A Long Time Until Now, by Michael Z. Williamson. First published in 2015. I bought the paperback edition when it was released the following year. Here's the cover art that was used on the copy I own.
The plot is much as you describe. A handful of U.S. servicemen and servicewomen (not all from the U.S. Army) are driving a few vehicles down a road in Afghanistan when they suddenly end up many thousands of years in the past. They pick a hill and turn it into a fortified position (it helps that the only commissioned officer among them is an engineer), and manage to make friends with a local Stone Age tribe. As I recall, there was no suggestion that this primitive tribe was, itself, displaced in time from a later century, however.
Unlike some stories that start out with similar premises, these Americans make no effort to conquer their neighbors and start forming a mighty empire with themselves at the top, nor do they even try to start teaching the local human tribes all about gunpowder and printing presses and other technological breakthroughs in the hopes of completely rewriting the history of human civilization and getting the Industrial Revolution started far ahead of its original timetable. No, since there are only ten of these Americans, they find it necessary to stay focused on basic matters of survival. ("What will we do to get enough calories each day after our rations run out?" "How will we keep from freezing to death in winter weather?" "How many man-hours of labor will it take to fortify our new home until it is impervious to stampeding animals?" Etc.)
Later on, they discover that somehow a detachment of Roman legionaries, from the heyday of the old Roman Empire, has ended up living some miles away. (Note that one of those Romans seems to be featured in the center of the action in the cover art.) The American lieutenant feeds the legionaries a line of bull about how he's a high-ranking "tribune" in the Imperial Roman Army of their distant future (i.e. almost two millennia after the era these soldiers come from). This does not persuade those Roman soldiers to place themselves under his orders (and the lieutenant never expected that to happen), but it does help to persuade the Romans to treat him as an "equal" and not keep trying to kill or enslave him and his own soldiers, so that feels like a solid win from his point of view.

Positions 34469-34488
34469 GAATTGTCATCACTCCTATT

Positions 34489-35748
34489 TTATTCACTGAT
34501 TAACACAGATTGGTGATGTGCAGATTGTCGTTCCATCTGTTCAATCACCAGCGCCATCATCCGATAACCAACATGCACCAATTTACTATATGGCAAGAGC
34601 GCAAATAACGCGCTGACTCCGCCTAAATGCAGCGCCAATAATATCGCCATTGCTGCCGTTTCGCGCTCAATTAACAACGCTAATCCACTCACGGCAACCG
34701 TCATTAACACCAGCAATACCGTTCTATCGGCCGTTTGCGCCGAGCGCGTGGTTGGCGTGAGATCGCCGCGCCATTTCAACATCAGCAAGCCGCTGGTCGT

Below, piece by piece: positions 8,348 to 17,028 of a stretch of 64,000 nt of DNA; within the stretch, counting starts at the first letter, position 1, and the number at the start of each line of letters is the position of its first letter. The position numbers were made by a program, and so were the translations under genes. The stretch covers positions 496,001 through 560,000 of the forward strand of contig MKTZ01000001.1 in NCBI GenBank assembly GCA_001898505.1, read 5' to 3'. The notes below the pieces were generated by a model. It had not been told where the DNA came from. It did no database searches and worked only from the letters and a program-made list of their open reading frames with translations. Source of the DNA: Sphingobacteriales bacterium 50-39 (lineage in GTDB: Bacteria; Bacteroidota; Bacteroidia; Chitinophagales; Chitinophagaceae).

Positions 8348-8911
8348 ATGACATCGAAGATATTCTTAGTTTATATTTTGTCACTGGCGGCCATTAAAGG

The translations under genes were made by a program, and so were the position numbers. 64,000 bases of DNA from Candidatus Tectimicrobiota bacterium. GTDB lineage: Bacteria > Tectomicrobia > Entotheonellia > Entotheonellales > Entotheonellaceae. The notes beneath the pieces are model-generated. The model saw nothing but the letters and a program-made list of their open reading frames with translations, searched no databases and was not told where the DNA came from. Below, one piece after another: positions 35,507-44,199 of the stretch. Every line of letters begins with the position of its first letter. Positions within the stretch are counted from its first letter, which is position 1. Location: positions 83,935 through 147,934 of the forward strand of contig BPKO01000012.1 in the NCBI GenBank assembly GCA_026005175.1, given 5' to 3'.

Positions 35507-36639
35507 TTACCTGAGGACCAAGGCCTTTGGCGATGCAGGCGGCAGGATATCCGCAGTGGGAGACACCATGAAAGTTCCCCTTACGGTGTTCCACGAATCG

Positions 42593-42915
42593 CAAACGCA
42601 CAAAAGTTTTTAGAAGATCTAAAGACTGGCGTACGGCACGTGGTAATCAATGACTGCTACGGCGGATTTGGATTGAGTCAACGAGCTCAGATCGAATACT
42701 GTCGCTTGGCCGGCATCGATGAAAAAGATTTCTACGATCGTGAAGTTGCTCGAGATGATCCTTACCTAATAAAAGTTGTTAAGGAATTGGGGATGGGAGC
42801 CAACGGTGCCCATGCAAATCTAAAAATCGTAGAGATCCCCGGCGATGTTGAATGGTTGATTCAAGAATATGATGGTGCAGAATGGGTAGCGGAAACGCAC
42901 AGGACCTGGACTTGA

In other words, after some friction at first, the two groups manage to establish some rules for peaceful co-existence. While remaining in their separate camps, miles apart, of course -- they don't trust each other enough to be willing to merge into one unit.
I don't recall any Spanish conquistadores in this story, though. They wouldn't be likely to appear, because the basic assumption that Williamson was working on was that a temporal anomaly had caused some people to abruptly move back in time, while staying in the same geographical location where they already were. I don't believe the Spanish conquistadores of a few centuries ago ever made any effort to invade Afghanistan? So they wouldn't be likely to get caught up in the middle of a phenomenon that was, as you remembered, very similar in its practical effects to Eric Flint's "time spike."
In the end, there's a happy ending for the American characters. Some time travelers from a mysterious future, where the time travel technology was first developed (and I believe was accidentally responsible for these other people getting lost in time), arrive in Stone Age Afghanistan, manage to make friends with the stranded Americans, and eventually return them to their native era (several months after they had gone "missing in action" in Afghanistan). They are extensively debriefed by psychologists working for the U.S. Army, which is probably what the futuristic time travelers had expected to happen, and thus explains why those people were so very mysterious about what's going to happen to the human race in the next few centuries of recorded history -- not wanting to "undo" their own history by giving us clues on how to prevent certain crucial events, you know?
You can look at the first few chapters of the text if you follow this link to the book's Amazon listing. Click on the cover art over on the left-hand side of the page, and you'll be started. I expect the text will look very familiar.